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  1. The Elevation of Tex-Mex
    Mico Rodriguez
  2. The Bounty of the Barnett Shale
    Kelcy Warren
  3. The Entrepreneurial Woman
    Tomima Edmark
  4. The Growth of the Vietnamese Community
    Jennifer Nguyen
  5. The Founding of Uptown
    Phil Cobb
  6. The Changing Face of Politics
    Craig Watkins
  7. The Brain Gain
    Dr. Hao Zhu
  8. The Four Sport Town
    Mike Modano
  9. The Underground Culture
    Katherine Owens
  10. The Catholic Migration
    Father Ivan Asencio
  11. The Organized South Asian Community
    John Hammond
  12. The Next Way to Develop
    Jeff Blackard
  13. The Allure of the Silicon Prairie
    Anousheh Ansari
  14. The lighting of Reunion Tower
    George Schrader
  15. The New Old Tradition
    Jennifer Moreno
  16. The Test Kitchen
    Mariel Street
  17. The Art Magnet
    Kevin Moriarty
  18. The Glamorous Return of Dallas Shopping
    Brian Bolke
  19. The Strengthening of the Gay Community
    Jack Evans and George Harris
  20. The Resurgence of Downtown Dallas
    Art Ortiz
  21. The Megachurch Boom
    Ed Young
  22. The Fundraisers
    Lynn McBee
  23. The Refuge
    Pedro Amaya
  24. The Reason Dallas Took Off
    Ron Barzyk
  25. The Girl Who Stayed Home
    Erykah Badu
  26. The Preservation of Our Historic Buildings
    Virginia McAlester
  27. The Thriving Ethiopian Community
    Birhan Mekonnen
  28. The New Dallas ISD
    Jessica Leija
  29. The Rebirth of the Trinity River
    Peter Payton
  30. The Trains Start Running
    Ladrika Davis Gross
  31. The Architect of an Art Scene
    Stephen Lapthisophon
  32. The Calculator That Changed the World
    Vonnie Howard
  33. The Rise and Fall and Rise of Deep Ellum
    Frank Campagna
  34. The Big Move
    Kendra Norwood
  35. The Expanding Empire in Fort worth
    Scott Hernandez
  36. The Family Recipe
    Chuy Cruz
  37. The Transformation of Oak Cliff
    David Spence
  38. The Now-Legal Immigrant
    Jesus Castillo Carrizales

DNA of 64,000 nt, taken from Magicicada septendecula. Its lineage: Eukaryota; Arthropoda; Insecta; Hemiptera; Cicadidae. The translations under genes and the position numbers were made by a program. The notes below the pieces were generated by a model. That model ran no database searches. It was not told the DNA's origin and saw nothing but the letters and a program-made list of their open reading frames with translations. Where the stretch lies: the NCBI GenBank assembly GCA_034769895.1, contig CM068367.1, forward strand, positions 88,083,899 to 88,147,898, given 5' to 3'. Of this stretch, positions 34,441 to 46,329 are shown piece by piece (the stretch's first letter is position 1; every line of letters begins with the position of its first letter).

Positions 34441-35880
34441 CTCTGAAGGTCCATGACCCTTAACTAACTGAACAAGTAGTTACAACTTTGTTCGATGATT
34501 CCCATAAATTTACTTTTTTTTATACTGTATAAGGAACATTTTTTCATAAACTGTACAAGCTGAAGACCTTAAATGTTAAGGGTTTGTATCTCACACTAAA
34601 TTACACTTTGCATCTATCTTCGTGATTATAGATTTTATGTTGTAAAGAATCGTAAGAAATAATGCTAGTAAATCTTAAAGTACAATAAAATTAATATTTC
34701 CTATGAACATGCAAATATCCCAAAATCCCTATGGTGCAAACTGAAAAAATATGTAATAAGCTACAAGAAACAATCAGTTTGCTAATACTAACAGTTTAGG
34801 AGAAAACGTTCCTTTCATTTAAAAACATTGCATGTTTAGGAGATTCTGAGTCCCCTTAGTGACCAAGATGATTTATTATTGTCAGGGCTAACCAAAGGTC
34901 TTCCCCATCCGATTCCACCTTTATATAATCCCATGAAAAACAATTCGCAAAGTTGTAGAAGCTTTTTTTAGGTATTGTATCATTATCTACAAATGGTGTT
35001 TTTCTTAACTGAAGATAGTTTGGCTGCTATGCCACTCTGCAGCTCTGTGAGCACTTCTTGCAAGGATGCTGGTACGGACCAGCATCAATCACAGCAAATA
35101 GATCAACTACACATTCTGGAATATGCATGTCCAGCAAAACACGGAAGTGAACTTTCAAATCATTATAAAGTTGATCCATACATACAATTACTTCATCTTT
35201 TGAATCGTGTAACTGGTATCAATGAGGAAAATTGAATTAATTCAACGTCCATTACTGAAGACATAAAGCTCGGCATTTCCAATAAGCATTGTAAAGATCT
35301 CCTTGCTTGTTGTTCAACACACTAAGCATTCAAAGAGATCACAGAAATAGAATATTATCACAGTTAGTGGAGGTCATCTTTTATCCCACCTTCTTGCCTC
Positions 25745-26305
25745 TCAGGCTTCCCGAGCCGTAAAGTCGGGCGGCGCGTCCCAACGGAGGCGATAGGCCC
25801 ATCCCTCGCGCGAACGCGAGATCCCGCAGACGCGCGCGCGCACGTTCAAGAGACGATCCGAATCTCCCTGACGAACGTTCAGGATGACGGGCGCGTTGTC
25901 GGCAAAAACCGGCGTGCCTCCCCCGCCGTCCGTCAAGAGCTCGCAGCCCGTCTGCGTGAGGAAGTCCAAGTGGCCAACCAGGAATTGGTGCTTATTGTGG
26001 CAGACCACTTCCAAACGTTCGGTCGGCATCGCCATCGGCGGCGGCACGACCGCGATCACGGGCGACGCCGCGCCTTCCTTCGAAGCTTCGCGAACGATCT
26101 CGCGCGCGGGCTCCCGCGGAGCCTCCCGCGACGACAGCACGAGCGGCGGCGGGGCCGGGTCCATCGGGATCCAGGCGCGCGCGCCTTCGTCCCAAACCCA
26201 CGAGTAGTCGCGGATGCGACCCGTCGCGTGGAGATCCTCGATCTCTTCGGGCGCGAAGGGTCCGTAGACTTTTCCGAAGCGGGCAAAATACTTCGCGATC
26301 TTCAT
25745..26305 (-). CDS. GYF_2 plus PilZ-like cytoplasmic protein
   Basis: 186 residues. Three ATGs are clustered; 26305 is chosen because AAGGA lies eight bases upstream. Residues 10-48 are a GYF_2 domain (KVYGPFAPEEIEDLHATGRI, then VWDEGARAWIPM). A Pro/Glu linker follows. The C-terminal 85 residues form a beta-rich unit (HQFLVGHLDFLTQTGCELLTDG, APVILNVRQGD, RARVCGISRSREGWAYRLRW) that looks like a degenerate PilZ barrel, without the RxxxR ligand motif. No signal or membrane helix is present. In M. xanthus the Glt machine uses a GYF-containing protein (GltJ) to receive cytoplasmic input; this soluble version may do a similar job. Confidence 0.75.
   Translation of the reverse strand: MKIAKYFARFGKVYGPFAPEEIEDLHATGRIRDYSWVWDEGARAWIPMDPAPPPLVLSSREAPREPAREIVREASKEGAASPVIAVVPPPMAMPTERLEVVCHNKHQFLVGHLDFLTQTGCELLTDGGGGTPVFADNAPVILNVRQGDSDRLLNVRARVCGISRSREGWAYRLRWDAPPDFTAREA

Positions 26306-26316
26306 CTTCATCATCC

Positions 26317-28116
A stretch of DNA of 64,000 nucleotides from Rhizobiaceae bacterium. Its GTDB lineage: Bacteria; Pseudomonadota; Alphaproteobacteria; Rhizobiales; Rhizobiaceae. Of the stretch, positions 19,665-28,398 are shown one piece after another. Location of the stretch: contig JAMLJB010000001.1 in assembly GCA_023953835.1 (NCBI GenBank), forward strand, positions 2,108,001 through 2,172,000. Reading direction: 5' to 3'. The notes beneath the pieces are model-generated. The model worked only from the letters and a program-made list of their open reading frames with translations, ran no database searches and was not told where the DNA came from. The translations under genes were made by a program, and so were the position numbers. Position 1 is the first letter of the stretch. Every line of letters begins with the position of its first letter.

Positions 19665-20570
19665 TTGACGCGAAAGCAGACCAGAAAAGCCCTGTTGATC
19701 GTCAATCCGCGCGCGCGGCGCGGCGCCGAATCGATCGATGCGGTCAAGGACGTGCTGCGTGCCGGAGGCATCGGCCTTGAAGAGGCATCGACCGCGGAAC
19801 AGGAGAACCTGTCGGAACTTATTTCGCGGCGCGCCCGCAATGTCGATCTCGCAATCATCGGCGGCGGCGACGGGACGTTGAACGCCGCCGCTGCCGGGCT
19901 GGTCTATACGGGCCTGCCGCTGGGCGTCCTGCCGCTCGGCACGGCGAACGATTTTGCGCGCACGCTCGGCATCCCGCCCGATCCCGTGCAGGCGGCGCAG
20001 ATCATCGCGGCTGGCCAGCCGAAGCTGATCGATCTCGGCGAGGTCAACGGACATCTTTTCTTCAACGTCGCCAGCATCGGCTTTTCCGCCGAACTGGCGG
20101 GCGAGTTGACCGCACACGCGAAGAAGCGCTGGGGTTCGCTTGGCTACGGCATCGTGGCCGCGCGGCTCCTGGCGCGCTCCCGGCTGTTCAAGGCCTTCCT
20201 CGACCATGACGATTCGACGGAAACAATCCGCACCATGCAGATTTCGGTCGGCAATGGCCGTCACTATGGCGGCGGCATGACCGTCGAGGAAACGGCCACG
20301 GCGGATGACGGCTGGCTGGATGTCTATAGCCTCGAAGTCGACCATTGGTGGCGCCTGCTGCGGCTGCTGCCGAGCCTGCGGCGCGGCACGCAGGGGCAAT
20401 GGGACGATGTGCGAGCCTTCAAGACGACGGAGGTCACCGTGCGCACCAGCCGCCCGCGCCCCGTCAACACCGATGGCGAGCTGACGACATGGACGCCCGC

39. The City of Philanthropists
    Lyda Hill
  40. The Transplants
    Tara Vornkahl
00 The Next Way to Develop Tuesday, July 1, at 7:06pm at Adriatica in McKinney

Jeff Blackard

Jeff Blackard is fed up with the way neighborhoods are being built. Zoning, the developer says, has become a legal form of segregation. Rather than create enclaves that keep people of different strata apart, we should work to bring back the spirit of a village that you’d find in Europe or in pre-1900 America. 

“We are doing development wrong in this country, but there is a way to do it right,” Blackard says. “This needs to be known by every city planner and every mayor in the United States. Somebody just needs to show them.”

The developer is aiming to do just that with Entrada, a $500 million project along State Highway 114 in Westlake. Along with more than 300 townhomes and villas, the 85-acre development will include three hotels and more than 1 million square feet of retail, restaurant, and office space.

Entrada, Blackard says, gives him a chance to fully implement “neoretroism,” a development philosophy he came up with after spending two years studying villages across Europe. He took 250,000 photos and filmed thousands of hours of video.

“I watched people and their movements, studying what they did every day,” he says. “Why do they go to the farmers market at a certain time? Where was it, and how was it set up? Why was a doorknob at a certain height? I put the question of ‘why’ on everything.”

Blackard introduced neoretroism in the mid-2000s with Adriatica in McKinney, modeled after a fishing village off the coast of Croatia. The philosophy blends different uses and allows space to evolve over time. For example, a retail store might become an office or a residence when a shopkeeper retires. When you don’t segregate people and uses, Blackard says, a deeper sense of community results, and the project becomes more sustainable. He points to empty shopping malls across America as an example of what can happen when space is designed for just one use.

“Zoning has killed our communities, and I’m the worst, because I used to develop like this,” Blackard says. “People talk about all of these different things that are wrong with our society. This is it. It’s destroying our country.”